Spread betting firm WorldSpreads will formally announce insolvency proceedings on Monday after an apparent accounting fraud led to a shortfall in client funds estimated between £10m and £12m. The company suspended trading in its AIM-listed shares on Friday, citing questions regarding “financial irregularities” on its books. Friday’s announcement followed the abrupt and unexplained departure two days earlier of CEO Conor Foley and financial director Niall O’Kelly. In a disturbing echo of the Full Tilt Poker debacle, the Financial Times is reporting that WorldSpreads’ problems are the result of the company having failed to segregate client accounts from company funds.
WorldSpreads was to have made an application to the High Court for an administration order on Sunday. The insolvency will be managed by KPMG, which is already overseeing the insolvency of the UK arm of scandalized US brokerage MF Global, another company that collapsed after failing to segregate funds, leaving customers out an estimated $1.6b. WorldSpreads is thought to have some 5,000 customers, who are now scrambling to figure out what’s going on with their money. The first £50k of each account is secured under the government’s Financial Services Compensation Scheme, but anything above that sum may be in jeopardy. WorldSpreads’ auditor, Ernst & Young, are likely to have some splainin’ to do for having signed off on the company’s annual reports while the alleged chicanery was taking place.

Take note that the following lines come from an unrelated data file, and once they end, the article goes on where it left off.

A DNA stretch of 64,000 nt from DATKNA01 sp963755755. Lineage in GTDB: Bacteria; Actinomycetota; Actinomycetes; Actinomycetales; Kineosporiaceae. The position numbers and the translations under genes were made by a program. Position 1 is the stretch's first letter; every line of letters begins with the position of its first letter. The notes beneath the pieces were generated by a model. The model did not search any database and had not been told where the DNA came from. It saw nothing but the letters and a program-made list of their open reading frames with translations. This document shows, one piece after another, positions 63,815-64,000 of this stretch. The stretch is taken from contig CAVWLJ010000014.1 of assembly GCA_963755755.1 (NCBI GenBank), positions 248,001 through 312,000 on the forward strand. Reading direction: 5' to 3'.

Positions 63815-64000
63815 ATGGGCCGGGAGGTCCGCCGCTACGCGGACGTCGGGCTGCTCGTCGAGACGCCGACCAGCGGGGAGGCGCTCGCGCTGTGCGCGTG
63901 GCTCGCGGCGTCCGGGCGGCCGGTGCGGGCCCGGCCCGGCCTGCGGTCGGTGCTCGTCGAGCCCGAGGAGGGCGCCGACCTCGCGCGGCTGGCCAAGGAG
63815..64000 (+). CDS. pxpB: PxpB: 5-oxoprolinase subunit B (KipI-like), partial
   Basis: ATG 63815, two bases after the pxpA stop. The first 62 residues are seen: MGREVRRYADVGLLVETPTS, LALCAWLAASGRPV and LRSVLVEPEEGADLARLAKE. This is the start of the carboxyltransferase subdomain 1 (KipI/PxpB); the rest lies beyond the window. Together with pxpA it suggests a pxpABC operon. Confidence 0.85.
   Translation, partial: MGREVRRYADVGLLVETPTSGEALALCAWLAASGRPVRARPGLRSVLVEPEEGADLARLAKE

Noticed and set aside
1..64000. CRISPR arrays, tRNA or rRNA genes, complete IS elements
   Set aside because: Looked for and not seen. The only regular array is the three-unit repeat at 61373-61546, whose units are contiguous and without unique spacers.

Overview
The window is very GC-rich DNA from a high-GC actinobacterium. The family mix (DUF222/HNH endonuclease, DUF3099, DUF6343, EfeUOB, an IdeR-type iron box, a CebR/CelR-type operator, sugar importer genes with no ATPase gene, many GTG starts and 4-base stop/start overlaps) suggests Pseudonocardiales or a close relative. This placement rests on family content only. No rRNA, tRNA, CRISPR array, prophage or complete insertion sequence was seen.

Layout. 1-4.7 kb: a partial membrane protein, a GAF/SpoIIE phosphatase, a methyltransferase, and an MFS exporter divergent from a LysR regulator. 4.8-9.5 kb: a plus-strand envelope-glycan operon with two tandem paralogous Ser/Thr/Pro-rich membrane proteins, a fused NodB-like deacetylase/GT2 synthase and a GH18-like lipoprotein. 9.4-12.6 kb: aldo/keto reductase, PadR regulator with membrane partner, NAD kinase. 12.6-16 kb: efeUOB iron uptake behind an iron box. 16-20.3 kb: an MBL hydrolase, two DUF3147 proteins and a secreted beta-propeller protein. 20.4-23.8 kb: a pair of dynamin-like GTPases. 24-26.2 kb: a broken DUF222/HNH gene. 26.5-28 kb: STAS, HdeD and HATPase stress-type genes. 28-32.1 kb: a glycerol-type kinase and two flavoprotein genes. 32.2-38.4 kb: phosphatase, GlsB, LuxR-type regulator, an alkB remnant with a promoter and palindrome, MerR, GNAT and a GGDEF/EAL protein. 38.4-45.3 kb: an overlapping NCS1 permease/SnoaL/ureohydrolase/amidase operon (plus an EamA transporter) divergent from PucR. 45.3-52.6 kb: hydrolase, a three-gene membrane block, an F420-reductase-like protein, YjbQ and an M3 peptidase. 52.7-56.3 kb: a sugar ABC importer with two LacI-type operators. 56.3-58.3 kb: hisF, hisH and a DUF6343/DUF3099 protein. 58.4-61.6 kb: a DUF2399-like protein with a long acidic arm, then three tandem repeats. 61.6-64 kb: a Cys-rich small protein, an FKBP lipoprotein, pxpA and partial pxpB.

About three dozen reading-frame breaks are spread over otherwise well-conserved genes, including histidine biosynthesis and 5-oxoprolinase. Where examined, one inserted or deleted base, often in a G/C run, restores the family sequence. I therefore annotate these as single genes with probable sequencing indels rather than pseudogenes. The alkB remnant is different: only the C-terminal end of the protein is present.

Founded in Ireland 12 years ago, WorldSpreads went public in 2007 and grew to become one of the UK’s largest spread betting operations. Rival spread betting outfits IG Group and Betfair subsidiary London Capital Group were tipped as possible takeover saviors of WorldSpreads, but after consideration over the weekend, both companies chose discretion as the better part of valor. WorldSpreads chairman Lindsay McNeile, who on Friday dismissed suggestions that the company was holding substantial client trades it couldn’t unwind, said the revelations “hit us with enormous force in a dark tunnel.” They also add weight to Calvin Ayre’s suggestion that regulation isn’t a magic bullet to prevent executive misdeeds.